LOOK Act for Parents

Resources for parents in English, Spanish, and Portuguese to give public comment on the LOOK Act, from the Department of Elementary and Secondary Education.

 

 

Statement Opposing Proposed State Seal of Biliteracy Regulations

The Language Opportunity Coalition strongly objects to the proposed regulation 603 CMR 31.07 that establishes the award criteria for the State Seal of Biliteracy. We ask the Board of Education not to approve the regulation in the current form.

  1. Seal-of-Biliteracy-LogoThe proposed award criteria do not follow national guidelines for proficiency levels for the Seal of Biliteracy.
  2. The proposed award criteria for English proficiency based solely on 10th grade ELA MCAS scores will inequitably exclude English learners, former English learners, and other students.
  3. The proposed award criteria do not allow English Learners the same amount of time to develop language proficiency as world language learners: Proficiency in English has to be demonstrated in 10th grade, while proficiency in a world language does not need to be demonstrated until 12th grade.
  4. The proposed award criteria do not implement the multi-tiered award structure developed by the Massachusetts Seal of Biliteracy Pilot Project to promote and reward long term and sustained language study.

The award criteria defined for the Massachusetts Seal of Biliteracy Pilot Project (2014-18) were designed to be a motivational and inclusive award that recognizes the language attainment of as many students as possible. Our goal in supporting establishment of the Seal of Biliteracy is to 1) support and reward long-term and sustained language study of English, native languages, and world languages, and 2) recognize and reward the linguistic assets that multilingual students bring to our schools. The proposed regulations will exclude many students, especially students whose native language is not English.

The LOOK Act requires that the Department consider national standards and the local work of the Seal of Biliteracy Pilot Project in developing criteria for the award. Massachusetts is in a unique position because we can learn both from the local three-year Seal of Biliteracy Pilot Project and from emerging research on implementation of the Seal of Biliteracy nationally. We ask that the Department consult with the Language Opportunity Coalition and members of the Seal of Biliteracy Pilot Project to revise the regulations to ensure equity and opportunity for all students pursuing language study.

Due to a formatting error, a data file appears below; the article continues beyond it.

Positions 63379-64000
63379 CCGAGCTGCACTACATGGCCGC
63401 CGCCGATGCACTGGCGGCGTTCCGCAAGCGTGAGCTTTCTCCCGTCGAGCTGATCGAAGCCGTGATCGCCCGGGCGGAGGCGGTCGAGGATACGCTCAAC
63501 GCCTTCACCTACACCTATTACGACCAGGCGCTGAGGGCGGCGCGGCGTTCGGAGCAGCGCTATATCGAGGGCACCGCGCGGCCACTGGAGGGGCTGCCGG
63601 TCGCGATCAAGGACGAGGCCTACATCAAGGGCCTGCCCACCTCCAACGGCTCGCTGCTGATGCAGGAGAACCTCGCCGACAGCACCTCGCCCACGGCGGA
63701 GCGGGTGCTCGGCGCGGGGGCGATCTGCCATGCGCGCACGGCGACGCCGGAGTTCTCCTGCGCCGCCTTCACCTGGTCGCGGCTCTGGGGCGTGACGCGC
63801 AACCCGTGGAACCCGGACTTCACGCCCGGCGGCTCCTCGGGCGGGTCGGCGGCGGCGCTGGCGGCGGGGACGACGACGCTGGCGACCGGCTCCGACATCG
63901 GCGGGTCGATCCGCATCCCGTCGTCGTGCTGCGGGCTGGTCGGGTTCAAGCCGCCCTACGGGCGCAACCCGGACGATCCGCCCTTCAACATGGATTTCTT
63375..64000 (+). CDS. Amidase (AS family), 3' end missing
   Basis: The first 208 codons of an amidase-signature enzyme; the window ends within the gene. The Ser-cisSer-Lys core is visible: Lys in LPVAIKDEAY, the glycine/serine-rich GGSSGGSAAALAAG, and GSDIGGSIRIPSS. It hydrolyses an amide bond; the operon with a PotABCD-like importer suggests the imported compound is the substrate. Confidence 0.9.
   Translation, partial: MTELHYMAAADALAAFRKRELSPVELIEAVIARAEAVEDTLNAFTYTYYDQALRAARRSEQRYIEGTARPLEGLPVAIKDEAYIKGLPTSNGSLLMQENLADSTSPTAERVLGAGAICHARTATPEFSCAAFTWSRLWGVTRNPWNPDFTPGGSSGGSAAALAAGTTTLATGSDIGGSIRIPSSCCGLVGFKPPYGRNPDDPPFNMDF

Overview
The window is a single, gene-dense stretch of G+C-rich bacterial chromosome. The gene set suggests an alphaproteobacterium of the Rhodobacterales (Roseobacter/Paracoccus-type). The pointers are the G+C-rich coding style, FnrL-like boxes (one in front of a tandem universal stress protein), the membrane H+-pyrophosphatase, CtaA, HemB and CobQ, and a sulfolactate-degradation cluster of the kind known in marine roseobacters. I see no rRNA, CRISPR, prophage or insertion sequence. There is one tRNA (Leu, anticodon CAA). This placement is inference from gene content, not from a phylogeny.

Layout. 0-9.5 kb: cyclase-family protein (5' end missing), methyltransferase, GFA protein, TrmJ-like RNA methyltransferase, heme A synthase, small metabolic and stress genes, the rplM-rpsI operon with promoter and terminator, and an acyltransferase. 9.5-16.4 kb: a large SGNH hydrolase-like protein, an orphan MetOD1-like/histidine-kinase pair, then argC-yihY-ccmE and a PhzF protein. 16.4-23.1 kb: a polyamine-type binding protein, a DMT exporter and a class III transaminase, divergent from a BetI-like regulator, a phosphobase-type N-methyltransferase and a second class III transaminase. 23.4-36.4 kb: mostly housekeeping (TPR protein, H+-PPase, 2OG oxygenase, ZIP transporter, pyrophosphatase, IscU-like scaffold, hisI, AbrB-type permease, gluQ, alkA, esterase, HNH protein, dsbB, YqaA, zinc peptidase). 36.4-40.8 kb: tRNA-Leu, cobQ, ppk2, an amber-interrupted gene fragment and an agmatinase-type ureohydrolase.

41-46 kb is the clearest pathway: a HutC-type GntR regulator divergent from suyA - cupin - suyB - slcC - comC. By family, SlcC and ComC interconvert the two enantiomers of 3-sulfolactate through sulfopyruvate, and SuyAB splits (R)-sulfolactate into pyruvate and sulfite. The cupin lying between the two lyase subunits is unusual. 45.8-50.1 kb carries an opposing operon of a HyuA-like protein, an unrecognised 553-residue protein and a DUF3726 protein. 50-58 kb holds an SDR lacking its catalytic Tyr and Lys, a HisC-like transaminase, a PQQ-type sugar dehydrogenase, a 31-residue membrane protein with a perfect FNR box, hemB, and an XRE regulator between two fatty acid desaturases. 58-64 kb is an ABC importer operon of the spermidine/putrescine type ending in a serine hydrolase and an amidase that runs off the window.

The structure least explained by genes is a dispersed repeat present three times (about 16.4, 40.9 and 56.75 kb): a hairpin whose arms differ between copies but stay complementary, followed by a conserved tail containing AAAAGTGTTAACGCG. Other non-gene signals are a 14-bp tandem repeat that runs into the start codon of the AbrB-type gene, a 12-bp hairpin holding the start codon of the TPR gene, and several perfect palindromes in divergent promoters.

View the Coalition’s full public comment submission on the LOOK Act regulations, including the Seal of Biliteracy.

Comment is open on the proposed regulations until May 18. See these links to give public comment.

More States and Districts Embrace Biliteracy

Thirteen states now offer a “seal of biliteracy,” and at least 10 more are working toward implementing a similar award. Students in nine of the nation’s 10 largest school systems can earn statewide or district-level recognition with the seal affixed to their diplomas or transcripts as official proof that they can speak, read, and write in more than one language.

Education Week: More States and Districts Embrace Biliteracy

Massachusetts falls farther behind in language education

LANGUAGE word cloud, education business conceptAs dual-language programs are added around the country, Massachusetts falls farther behind in promoting language education:

School leaders in New York City, the nation’s largest district, are expanding their dual-language offerings beyond Spanish and Mandarin to include Russian, Hebrew, Japanese, and Haitian Creole.

The Houston school district opened an Arabic-language school this year, in part because the metropolitan region has seen its Arabic-speaking population spike in recent years.

And in the Westminster, Calif., schools, the state’s first Vietnamese dual-language program opened in Little Saigon, a Vietnamese enclave in Orange County.

Education Week: Districts Diversify Languages Offered in Dual-Immersion

Webinar: The Benefits of Dual-Language Learning

White House Task Force on New Americans Offers Fourth of Educational and Linguistic Integration Webinar Series, on “The Benefits of Dual-Language Learning,”

Wednesday, September 30, 2015, 2–3 p.m.

This webinar—co-sponsored by the U.S. Department of Education’s Office of English Language Acquisition (OELA)—explores the growing body of evidence suggesting that dual-language learners—those who are exposed to more than one language during the course of their development—have cognitive, meta-cognitive, and socio-emotional advantages over children who were exposed to only one language. Among immigrants, higher levels of English fluency and skill are also correlated with higher levels of education and longer residency in the United States. Panelists will share current research and promising practices for promoting biliteracy and increasing English proficiency in immigrant communities.